ETYM Old Eng. brain, brein, AS. bragen, braegen; akin to LG. brägen, bregen, Dutch brein.
In higher animals, a mass of interconnected nerve cells forming the anterior part of the central nervous system, whose activities it coordinates and controls. In vertebrates, the brain is contained by the skull. At the base of the brainstem, the medulla oblongata contains centers for the control of respiration, heartbeat rate and strength, and blood pressure. Overlying this is the cerebellum, which is concerned with coordinating complex muscular processes such as maintaining posture and moving limbs.
The cerebral hemispheres (cerebrum) are paired outgrowths of the front end of the forebrain, in early vertebrates mainly concerned with the senses, but in higher vertebrates greatly developed and involved in the integration of all sensory input and motor output, and in thought, emotions, memory, and behavior.
In vertebrates, many of the nerve fibers from the two sides of the body cross over as they enter the brain, so that the left cerebral hemisphere is associated with the right side of the body and vice versa. In humans, a certain asymmetry develops in the two halves of the cerebrum. In right-handed people, the left hemisphere seems to play a greater role in controlling verbal and some mathematical skills, whereas the right hemisphere is more involved in spatial perception. In general, however, skills and abilities are not closely localized. In the brain, nerve impulses are passed across synapses by neurotransmitters, in the same way as in other parts of the nervous system.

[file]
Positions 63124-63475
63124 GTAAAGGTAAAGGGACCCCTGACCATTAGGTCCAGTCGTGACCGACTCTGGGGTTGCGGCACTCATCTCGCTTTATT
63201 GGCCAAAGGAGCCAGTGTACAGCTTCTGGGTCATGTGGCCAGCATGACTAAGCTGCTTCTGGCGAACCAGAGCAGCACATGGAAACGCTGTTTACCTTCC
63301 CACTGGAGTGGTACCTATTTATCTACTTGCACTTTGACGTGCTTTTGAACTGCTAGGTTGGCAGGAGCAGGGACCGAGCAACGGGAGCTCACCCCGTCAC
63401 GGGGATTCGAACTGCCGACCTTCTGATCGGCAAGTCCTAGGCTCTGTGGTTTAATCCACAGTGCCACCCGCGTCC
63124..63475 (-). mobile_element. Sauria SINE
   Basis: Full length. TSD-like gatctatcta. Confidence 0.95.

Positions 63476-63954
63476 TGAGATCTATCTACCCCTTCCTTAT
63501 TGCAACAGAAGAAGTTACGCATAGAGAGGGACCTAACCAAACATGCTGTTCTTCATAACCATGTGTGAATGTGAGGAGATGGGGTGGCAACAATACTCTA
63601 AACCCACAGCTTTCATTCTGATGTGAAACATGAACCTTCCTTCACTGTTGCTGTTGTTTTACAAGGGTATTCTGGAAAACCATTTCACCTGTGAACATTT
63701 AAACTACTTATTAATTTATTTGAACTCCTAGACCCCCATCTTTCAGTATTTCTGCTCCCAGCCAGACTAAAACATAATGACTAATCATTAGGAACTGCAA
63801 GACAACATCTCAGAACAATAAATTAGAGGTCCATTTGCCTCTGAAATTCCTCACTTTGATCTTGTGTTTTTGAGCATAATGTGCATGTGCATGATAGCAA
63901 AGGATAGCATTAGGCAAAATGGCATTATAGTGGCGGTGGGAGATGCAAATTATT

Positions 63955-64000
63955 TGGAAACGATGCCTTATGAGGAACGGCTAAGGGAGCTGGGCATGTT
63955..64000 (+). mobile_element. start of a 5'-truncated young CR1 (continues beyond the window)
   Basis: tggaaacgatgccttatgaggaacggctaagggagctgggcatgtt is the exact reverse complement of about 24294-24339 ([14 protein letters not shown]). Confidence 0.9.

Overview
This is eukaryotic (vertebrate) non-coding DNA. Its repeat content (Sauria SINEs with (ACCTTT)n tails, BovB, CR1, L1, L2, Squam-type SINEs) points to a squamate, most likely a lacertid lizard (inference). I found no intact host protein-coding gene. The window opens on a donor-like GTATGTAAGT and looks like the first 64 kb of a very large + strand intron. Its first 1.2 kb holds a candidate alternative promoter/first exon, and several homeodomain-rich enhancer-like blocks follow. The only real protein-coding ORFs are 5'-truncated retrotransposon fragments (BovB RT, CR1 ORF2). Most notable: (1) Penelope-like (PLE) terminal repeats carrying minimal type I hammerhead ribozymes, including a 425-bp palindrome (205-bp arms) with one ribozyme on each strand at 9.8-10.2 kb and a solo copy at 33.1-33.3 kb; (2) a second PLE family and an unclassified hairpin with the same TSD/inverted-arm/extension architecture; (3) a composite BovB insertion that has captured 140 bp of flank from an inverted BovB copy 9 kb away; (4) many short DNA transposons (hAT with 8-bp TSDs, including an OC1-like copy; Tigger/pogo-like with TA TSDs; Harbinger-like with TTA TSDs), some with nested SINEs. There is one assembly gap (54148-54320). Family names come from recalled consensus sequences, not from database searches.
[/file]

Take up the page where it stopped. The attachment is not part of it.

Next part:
In mammals the cerebrum is the largest part of the brain, carrying the cerebral cortex. This consists of a thick surface layer of cell bodies (gray matter), below which fiber tracts (white matter) connect various parts of the cortex to each other and to other points in the central nervous system. As cerebral complexity grows, the surface of the brain becomes convoluted into deep folds. In higher mammals, there are large unassigned areas of the brain that seem to be connected with intelligence, personality, and higher mental faculties. Language is controlled in two special regions usually in the left side of the brain: Broca’s area governs the ability to talk, and Wernicke’s area is responsible for the comprehension of spoken and written words. In 1990, scientists at Johns Hopkins University, Baltimore, succeeded in culturing human brain cells.
1. Mental ability; SYN. brainpower, learning ability, mental capacity, mentality, wit.
2. That part of the central nervous system that includes all the higher nervous centers; enclosed within the skull; continuous with the spinal cord; SYN. encephalon.
3. The brain of certain animals used as meat.
ETYM Old Eng. gom, gome, attention; akin to AS. geómian, gyman, to regard, observe, gyme care, OS. gomean to heed, Goth. gaumjan to see, notice.